by Richard Thorne

Amber Beaton: Ms Beaton’s Recipe For Video Creativity

by Richard Thorne

Amber Beaton: Ms Beaton’s Recipe For Video Creativity

The music video to The Inevitable Fate Of The Universe heightens the already disturbing aural assault of Ōtautahi death metal act Blindfolded And Led To The Woods with a staccato-paced, darkly indistinct evocation of rotting evil. The work of budget-conscious Kiwi director Amber Beaton, it’s a great illustration of her regular use of low lighting and simple, inexpensive but effective staging. Richard Thorne talked with her.

amber beatonMetal music and the matched sense of darkness and mayhem is something of an Amber Beaton video trademark, though certainly not her only directing artistry. Witness the un-self-consciously comedic video portrayals of another Ōtautahi artist, Emma Cameron whose debut album was recently released.

“Most people will probably know me from Emma’s videos. I’ve done almost all of the Emma Dilemma videos – and she wanted to do videos for every song on her album, so she’s done nine I think! And also probably Blindfolded And Led To The Woods – even though I’ve only done one that’s been released at this point. Most people will know that their big video was one that I did. If I meet people when I’m out that’s usually the one people know!”

Currently living in Christchurch, there’s an occasional rolling of the r’s that belies Amber’s Southland upbringing. With a dad who was a Bluff oyster boat captain and mum an oyster shucker, her own creative artistic bent was evident from her early schooling in Bluff.

“When I was really little, my primary teacher Bruce Pagan was also the mayor of the town! He was so great, and every Friday he let me write plays, and I would pick out actors from the class and we’d go next door, rehearse, then come back in and perform it to the class. In high school I wrote in drama classes and for Stage Challenge too.”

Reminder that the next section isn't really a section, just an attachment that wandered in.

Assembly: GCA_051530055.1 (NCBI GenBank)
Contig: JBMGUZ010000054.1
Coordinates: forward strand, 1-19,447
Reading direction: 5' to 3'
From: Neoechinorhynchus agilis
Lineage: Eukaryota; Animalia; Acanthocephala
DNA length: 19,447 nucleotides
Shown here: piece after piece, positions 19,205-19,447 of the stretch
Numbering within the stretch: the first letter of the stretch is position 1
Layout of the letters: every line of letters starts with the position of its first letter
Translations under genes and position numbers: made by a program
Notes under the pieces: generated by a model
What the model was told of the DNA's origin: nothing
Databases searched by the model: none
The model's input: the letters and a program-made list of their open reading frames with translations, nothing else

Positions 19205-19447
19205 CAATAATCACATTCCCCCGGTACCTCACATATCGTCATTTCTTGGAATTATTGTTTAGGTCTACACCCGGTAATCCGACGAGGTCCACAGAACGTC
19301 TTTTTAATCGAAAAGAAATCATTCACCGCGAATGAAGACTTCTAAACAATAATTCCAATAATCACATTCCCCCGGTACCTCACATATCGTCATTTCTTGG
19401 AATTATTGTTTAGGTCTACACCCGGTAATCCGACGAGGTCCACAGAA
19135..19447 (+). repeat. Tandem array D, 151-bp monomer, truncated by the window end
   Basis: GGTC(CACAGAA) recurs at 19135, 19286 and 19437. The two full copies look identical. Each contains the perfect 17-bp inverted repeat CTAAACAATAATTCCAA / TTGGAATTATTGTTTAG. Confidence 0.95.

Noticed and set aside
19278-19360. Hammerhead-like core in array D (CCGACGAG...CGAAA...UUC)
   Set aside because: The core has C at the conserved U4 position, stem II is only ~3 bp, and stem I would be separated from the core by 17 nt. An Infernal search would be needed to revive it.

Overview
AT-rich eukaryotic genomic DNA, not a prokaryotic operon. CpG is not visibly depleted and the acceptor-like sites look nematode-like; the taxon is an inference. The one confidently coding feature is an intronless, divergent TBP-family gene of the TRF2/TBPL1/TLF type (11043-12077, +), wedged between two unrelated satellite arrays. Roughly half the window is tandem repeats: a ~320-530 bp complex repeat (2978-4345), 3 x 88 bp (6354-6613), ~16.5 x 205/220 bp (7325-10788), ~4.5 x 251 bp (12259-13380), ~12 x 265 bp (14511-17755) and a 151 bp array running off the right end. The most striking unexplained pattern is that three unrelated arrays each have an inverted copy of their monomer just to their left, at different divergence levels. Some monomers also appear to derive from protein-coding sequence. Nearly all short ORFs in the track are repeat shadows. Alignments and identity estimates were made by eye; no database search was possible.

Finishing her high school years in Nelson, Amber went straight to the local polytech intent on studying film. One eventful day there she met Jason Howden, famous subsequently as the writer-director of films Deathgasm and Guns Akimbo (featuring a certain Daniel Radcliffe). Back then the Greymouth-born Howden was studying to be a chef, and advised her to quit the film course because he’d done it and it sucked.

“Now obviously he’s a world-renowned film-maker! So then him and I dated for a little while, but I did quit the course and went and studied music instead. And now I’m also a film-maker…”

While Amber makes few claims as a musician, July 2022 saw the release of her own first EP, titled ‘Dead Caldera’, a recording done alongside Wellington producer James Goldsmith.

“James helped me produce it. I wrote it all and programmed everything, then we got session musicians in to play it, that was James, and Jolene [Tempest] from Bulletbelt and Nathan [Hickey] from Beastwars. It was pretty much just a cheeky use of cool musician friends, but we did it professionally, it’s not a mixtape.”

You might reasonably imagine that the debut release of her own music would be given precedence in her life, but when we talk in mid-July Amber has just returned from a trip to Auckland where she was shooting music video footage for two different (other) artists. ‘Dead Caldera’ was released that same weekend, but there was no promotional boost accompanying it. She laughs resignedly that she’d planned a video for each song on the five-track EP, but only managed to find time to do one.

“I was supposed to do all the press for it, but I haven’t because I’ve been so busy with work!” she admits, rolling her eyes at the obvious irony. “I’m honestly so, so bad at this! With all my friends in the industry and all my good networks, but I’ve just done nothing.

“I wrote all the songs then gave them to James, who is such an incredible producer and made them sound incredible. They are songs I’ve been sort of working on since I was a teenager, goth songs, which is kind of funny ’cos they sound like that time – it’s kind of come back round to being in again! One song is about 23 years old. It’s super dark, super industrial – very Nine Inch Nails.”

Trent Reznor’s NIN get further reference in the context of music videos and directors she has been inspired by. She names Mark Romanek for directing the black and white video to Michael and Janet Jackson’s Scream, along with a number of Nine Inch Nails’ videos.

“Floria Sigismondi, who did Marilyn Manson’s The Beautiful People, that video was the one that wowed me. And then Sam Bayer who did Smells Like Teen Spirit, Stupid Girl by Garbage, Losing My Religion – all of those videos that have that very ‘90s look. That is really still the aesthetic I always look back to.”

While not subscribing to any particular school of thought in terms of music video direction, it’s evident that the visual soundtrack of her own teens remains a strong influence, and the early impact of MTV still resonates.